Donald Trump now says his acceptance speech at the Republican National Convention featured a call to expand his proposed ban on Muslim immigration to the United States, after the GOP presidential nominee appeared to temper his language on the subject during his remarks.
“I actually don’t think it’s a rollback,” Trump told NBC’s Chuck Todd in an interview that aired Sunday morning on “Meet the Press.” “In fact, you could say it’s an expansion.”
During his speech in Cleveland on Thursday, Trump seemed to tone down his rhetoric, not explicitly saying he would ban Muslim immigration as president, but ban immigration from countries “compromised by terrorism.”
“We must immediately suspend immigration from any nation that has been compromised by terrorism until such time as proven vetting mechanisms have been put in place,” Trump said during his address at the Quicken Loans Arena. “We don’t want them in our country.”
Though Trump heavily focused on “Islamic terrorism” in his address, his section on the ban seemed to deviate from the language of his original plan.
“Donald J. Trump is calling for a total and complete shutdown of Muslims entering the United States until our country’s representatives can figure out what is going on,” read the Trump campaign’s original December press release announcing the proposal.
On NBC, however, Trump didn’t directly say whether he would implement an immigration ban on all Muslims, though he did imply that the First Amendment’s protection of religious liberty wouldn’t necessarily apply to a ban on Muslim immigration.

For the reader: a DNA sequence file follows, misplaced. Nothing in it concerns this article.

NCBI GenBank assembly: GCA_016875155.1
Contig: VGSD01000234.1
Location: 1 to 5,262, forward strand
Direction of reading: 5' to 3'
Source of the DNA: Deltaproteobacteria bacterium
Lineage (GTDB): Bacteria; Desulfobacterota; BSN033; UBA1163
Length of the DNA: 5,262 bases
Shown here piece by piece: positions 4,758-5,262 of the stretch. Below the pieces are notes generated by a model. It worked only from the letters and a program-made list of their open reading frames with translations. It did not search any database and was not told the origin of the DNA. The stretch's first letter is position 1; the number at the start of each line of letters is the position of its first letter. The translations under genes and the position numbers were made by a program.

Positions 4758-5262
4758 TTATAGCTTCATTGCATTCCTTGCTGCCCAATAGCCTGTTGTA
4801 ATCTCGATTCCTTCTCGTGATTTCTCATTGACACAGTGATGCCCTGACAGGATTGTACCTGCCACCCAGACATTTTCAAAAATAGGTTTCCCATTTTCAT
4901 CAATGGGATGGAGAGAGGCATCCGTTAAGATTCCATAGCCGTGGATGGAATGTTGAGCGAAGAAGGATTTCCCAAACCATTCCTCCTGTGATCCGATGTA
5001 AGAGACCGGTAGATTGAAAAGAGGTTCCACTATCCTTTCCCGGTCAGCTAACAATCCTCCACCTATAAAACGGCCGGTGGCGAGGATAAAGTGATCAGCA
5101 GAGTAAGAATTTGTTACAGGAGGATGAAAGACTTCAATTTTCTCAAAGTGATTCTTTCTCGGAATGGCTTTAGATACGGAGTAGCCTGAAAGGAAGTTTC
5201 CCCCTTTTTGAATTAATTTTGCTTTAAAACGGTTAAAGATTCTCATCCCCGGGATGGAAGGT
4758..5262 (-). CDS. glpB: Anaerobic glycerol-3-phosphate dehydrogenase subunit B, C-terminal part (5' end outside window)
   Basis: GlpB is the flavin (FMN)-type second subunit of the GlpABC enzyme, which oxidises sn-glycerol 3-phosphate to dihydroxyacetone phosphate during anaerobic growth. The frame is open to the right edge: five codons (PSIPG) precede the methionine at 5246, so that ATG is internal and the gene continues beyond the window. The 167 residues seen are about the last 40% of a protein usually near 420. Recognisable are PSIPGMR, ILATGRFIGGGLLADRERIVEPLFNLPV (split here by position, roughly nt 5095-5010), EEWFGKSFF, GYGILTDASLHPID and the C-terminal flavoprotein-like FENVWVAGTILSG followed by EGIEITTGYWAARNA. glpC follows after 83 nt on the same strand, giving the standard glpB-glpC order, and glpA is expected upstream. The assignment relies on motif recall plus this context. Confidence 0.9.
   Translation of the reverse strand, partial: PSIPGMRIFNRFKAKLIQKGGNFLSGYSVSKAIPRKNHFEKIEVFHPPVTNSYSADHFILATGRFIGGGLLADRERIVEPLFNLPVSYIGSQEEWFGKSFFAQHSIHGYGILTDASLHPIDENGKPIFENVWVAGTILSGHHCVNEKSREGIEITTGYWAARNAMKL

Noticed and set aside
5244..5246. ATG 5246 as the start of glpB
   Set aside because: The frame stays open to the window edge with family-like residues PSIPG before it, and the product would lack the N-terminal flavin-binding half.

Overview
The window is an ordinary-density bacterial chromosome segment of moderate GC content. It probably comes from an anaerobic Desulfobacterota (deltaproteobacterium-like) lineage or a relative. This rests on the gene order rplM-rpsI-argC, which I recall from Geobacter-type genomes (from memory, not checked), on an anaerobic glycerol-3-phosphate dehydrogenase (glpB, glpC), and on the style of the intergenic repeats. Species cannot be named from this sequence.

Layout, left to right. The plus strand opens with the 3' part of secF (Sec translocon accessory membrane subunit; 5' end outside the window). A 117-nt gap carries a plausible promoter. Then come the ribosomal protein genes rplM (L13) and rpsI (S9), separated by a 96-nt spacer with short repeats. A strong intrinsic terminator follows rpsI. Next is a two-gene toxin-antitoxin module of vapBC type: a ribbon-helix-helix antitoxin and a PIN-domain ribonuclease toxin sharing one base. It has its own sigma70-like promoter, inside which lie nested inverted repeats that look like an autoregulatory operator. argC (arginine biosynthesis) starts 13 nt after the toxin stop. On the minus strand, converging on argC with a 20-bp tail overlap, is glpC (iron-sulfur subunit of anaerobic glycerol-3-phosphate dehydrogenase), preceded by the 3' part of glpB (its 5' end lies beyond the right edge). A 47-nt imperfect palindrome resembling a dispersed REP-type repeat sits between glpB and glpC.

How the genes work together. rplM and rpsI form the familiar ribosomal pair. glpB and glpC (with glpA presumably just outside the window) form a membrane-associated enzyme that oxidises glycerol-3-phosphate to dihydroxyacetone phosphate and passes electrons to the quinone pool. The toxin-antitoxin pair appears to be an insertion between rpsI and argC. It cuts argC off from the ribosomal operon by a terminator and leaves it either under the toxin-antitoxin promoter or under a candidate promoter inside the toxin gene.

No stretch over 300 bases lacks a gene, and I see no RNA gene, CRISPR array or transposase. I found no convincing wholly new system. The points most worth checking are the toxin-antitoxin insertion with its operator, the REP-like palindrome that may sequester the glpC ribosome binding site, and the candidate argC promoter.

“People were so upset when I used the word Muslim,” Trump said. “Oh, you can’t use the word Muslim. Remember this. And I’m OK with that, because I’m talking territory instead of Muslim.”
“Our Constitution is great. But it doesn’t necessarily give us the right to commit suicide, OK?” Trump continued. “Now, we have a religious, you know, everybody wants to be protected. And that’s great. And that’s the wonderful part of our Constitution. I view it differently.”
Pressed by Todd on whether the ban on immigration from countries “compromised by terrorism” would prohibit immigration from historically non-Muslim countries like France and Belgium that have been victim of a number of terrorist attacks in recent years, Trump dodged the question. Instead, he criticized those countries’ immigration policies.
“It’s their own fault, because they’ve allowed people over years to come into their territory,” Trump said. “And that’s why Brexit happened, OK? Because the U.K. is saying, ‘We’re tired of this stuff, what’s going on, we’re tired of.’”